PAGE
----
The 70-year-old man died after the house was partially buried in a "sea of mud" unleashed after the hill behind the building gave way as a result of the unprecedented volumes of rainfall experienced across swaths of northern Italy in the last two weeks.
Rescue workers managed to drag the 16-year-old granddaughter from the rubble after more than four hours of digging but she died later in hospital.
Her parents and grandmother survived. The family's small, two-storey villa was the only property affected in Cerro, a hamlet on the outskirts of Laveno Mombello, a popular holiday spot.
A neighbour described how he had been awoken during the night by a huge bang "like fireworks".
"Then my house began to shake. Firefighters and civil protection officers were there very quickly and started digging with spades, even with their bare hands. The parents were helping them...it was a horrific scene," the neighbour told Italian television.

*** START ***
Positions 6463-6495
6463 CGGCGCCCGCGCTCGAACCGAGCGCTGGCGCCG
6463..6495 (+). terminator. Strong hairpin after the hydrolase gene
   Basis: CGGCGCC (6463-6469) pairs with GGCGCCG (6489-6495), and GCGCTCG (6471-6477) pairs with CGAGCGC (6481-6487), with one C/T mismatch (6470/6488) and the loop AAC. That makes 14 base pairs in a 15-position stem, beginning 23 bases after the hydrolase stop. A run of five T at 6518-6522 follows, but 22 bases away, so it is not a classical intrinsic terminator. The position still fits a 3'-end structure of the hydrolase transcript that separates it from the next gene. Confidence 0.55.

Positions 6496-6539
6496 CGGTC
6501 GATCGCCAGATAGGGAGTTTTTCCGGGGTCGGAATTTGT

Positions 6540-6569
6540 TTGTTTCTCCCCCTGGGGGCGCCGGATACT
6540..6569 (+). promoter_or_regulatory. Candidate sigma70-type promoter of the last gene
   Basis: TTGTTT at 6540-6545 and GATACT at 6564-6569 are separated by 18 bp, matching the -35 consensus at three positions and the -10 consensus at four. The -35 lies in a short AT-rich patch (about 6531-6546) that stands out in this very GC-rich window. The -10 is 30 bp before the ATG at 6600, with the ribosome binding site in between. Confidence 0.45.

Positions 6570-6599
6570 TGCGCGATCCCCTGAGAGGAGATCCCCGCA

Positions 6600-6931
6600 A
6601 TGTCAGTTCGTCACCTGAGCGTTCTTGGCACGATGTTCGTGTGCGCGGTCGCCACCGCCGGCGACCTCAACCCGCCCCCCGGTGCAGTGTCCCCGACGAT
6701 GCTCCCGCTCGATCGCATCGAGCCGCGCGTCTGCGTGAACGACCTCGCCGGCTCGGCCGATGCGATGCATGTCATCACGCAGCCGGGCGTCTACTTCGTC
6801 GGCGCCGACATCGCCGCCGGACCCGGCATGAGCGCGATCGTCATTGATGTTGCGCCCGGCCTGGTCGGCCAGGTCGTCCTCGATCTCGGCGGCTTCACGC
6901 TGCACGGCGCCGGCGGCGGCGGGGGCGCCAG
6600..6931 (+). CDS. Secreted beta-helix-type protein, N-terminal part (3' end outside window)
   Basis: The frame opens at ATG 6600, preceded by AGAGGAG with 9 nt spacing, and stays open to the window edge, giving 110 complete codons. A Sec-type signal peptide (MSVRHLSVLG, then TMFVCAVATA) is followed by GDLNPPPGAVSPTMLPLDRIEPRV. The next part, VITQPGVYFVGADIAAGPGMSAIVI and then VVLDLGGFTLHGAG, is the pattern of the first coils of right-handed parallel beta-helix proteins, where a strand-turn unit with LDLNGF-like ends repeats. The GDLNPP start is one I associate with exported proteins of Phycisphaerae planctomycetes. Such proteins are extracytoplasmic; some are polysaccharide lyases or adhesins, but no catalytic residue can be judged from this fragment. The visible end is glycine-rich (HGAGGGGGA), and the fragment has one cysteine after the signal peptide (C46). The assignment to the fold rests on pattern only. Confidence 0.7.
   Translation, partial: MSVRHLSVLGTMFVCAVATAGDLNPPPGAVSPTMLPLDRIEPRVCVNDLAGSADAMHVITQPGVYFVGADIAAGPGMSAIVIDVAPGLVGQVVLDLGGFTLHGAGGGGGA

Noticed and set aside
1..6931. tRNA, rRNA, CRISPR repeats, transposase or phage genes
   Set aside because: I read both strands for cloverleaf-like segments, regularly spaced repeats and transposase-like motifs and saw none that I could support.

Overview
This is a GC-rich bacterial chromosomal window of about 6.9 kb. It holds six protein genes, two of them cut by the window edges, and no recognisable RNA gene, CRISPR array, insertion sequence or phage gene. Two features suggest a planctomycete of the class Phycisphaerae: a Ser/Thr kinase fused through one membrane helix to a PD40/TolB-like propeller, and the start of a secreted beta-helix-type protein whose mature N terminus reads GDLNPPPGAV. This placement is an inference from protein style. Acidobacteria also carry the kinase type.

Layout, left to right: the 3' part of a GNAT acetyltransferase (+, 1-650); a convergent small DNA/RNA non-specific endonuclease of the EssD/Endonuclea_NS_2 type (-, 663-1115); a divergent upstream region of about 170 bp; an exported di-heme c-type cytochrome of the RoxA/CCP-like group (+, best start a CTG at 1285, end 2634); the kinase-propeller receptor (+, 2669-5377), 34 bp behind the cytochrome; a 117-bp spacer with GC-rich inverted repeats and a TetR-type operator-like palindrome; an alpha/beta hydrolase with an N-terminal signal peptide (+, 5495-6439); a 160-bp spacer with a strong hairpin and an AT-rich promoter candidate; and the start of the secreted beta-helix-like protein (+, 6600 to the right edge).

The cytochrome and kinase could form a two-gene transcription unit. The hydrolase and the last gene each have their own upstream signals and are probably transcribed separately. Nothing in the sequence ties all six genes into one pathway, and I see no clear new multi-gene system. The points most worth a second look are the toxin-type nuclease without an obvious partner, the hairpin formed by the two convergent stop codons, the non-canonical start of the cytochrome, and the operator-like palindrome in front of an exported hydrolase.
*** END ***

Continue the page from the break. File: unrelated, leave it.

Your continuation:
The tragedy means a total of 11 people have died in accidents related to the freak weather conditions in just over a month.
That toll was expected to rise to 12 later on Sunday as rescue workers continued to search for a man whose car was swept off the road by a torrent of water near Genoa, the main city on the Italian Riviera.
Genoa is particularly vulnerable to flooding because the foothills of the Alps climb steeply from immediately around the city. The city experienced 139 millimetres of rain in a matter of hours on Saturday.
The Liguria region has had as much rain in the first 15 days of November as it normally gets in an entire year.
The rain relented on Sunday, leaving local authorities to begin a clean-up and repair operation for which the bill is expected to run into hundreds of millions of euros. There will also be legal repercussions.
Three landslide deaths last week are already the subject of manslaughter investigations and in Genoa there is anger among residents that the city was not better prepared after floods in 2011 that left seven dead.